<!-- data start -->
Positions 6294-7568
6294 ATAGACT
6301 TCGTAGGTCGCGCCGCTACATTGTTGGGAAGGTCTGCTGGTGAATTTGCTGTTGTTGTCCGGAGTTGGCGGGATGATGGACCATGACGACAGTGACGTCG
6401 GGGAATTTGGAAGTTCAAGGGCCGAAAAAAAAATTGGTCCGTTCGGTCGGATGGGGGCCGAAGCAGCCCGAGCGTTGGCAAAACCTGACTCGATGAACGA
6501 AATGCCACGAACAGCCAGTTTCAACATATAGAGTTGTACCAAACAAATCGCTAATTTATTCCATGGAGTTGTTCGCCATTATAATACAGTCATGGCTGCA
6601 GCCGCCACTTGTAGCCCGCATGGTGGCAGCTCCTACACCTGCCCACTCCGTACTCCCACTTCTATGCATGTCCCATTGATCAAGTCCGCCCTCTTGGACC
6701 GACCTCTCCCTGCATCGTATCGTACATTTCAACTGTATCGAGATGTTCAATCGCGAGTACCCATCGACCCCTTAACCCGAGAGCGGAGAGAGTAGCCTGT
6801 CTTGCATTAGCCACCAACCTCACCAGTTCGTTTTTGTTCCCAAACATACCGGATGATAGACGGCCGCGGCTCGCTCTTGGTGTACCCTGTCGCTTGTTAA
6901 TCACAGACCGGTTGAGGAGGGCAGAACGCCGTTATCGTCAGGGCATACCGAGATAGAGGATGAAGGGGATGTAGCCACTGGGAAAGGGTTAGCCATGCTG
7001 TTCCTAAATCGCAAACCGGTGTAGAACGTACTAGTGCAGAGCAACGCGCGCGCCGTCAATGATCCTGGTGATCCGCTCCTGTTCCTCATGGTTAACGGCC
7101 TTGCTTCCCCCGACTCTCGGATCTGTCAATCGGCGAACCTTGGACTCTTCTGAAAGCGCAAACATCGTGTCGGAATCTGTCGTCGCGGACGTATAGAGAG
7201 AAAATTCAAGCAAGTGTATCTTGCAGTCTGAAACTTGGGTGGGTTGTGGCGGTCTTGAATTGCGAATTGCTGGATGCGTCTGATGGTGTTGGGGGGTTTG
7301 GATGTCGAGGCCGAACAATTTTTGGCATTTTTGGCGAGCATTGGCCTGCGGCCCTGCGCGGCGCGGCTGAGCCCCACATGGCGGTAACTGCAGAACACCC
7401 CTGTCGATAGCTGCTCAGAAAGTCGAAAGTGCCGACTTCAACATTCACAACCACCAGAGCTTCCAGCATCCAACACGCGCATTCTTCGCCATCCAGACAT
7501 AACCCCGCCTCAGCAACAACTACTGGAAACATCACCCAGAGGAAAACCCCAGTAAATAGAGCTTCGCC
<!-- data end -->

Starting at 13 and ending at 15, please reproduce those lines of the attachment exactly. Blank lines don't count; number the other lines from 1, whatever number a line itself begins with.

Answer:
7301 GATGTCGAGGCCGAACAATTTTTGGCATTTTTGGCGAGCATTGGCCTGCGGCCCTGCGCGGCGCGGCTGAGCCCCACATGGCGGTAACTGCAGAACACCC
7401 CTGTCGATAGCTGCTCAGAAAGTCGAAAGTGCCGACTTCAACATTCACAACCACCAGAGCTTCCAGCATCCAACACGCGCATTCTTCGCCATCCAGACAT
7501 AACCCCGCCTCAGCAACAACTACTGGAAACATCACCCAGAGGAAAACCCCAGTAAATAGAGCTTCGCC